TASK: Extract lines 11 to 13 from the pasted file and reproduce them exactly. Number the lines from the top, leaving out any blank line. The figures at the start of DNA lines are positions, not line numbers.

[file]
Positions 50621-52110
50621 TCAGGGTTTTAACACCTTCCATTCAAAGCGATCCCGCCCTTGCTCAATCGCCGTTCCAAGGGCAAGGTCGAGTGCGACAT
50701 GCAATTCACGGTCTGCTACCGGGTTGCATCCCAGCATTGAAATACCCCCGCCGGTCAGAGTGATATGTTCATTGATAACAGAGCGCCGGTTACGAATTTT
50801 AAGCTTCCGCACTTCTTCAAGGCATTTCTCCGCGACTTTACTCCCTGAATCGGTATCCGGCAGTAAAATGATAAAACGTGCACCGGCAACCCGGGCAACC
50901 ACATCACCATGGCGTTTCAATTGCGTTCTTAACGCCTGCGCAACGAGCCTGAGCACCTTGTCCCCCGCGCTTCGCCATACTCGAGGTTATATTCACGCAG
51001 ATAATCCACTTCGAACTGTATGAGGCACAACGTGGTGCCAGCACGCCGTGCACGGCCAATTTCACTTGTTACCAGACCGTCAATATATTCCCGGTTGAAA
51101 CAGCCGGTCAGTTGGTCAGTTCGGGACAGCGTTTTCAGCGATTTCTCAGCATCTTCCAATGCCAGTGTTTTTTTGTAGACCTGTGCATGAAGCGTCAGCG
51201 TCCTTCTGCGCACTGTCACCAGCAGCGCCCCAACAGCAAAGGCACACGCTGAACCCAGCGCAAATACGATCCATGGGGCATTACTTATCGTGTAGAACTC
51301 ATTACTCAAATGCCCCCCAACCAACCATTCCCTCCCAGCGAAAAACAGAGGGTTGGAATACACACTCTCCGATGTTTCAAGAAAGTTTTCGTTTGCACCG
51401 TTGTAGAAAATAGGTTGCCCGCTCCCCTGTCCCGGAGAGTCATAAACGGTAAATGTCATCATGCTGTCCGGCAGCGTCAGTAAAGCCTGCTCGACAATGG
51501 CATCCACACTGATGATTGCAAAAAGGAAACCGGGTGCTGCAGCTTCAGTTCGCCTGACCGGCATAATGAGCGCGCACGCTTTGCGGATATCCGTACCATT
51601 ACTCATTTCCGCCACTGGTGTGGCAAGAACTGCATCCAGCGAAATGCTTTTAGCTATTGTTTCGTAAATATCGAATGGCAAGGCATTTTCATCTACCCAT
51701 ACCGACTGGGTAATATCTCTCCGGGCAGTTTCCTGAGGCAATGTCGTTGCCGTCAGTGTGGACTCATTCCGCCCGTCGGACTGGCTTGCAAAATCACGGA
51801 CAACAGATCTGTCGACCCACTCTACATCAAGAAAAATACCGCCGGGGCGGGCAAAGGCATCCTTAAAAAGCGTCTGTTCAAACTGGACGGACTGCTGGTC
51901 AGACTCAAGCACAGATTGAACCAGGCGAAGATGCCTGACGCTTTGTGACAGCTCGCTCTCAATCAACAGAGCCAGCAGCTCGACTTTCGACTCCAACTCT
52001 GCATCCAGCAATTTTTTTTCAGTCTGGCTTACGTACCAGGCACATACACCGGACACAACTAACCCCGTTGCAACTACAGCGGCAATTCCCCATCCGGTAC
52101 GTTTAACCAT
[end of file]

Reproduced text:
51501 CATCCACACTGATGATTGCAAAAAGGAAACCGGGTGCTGCAGCTTCAGTTCGCCTGACCGGCATAATGAGCGCGCACGCTTTGCGGATATCCGTACCATT
51601 ACTCATTTCCGCCACTGGTGTGGCAAGAACTGCATCCAGCGAAATGCTTTTAGCTATTGTTTCGTAAATATCGAATGGCAAGGCATTTTCATCTACCCAT
51701 ACCGACTGGGTAATATCTCTCCGGGCAGTTTCCTGAGGCAATGTCGTTGCCGTCAGTGTGGACTCATTCCGCCCGTCGGACTGGCTTGCAAAATCACGGA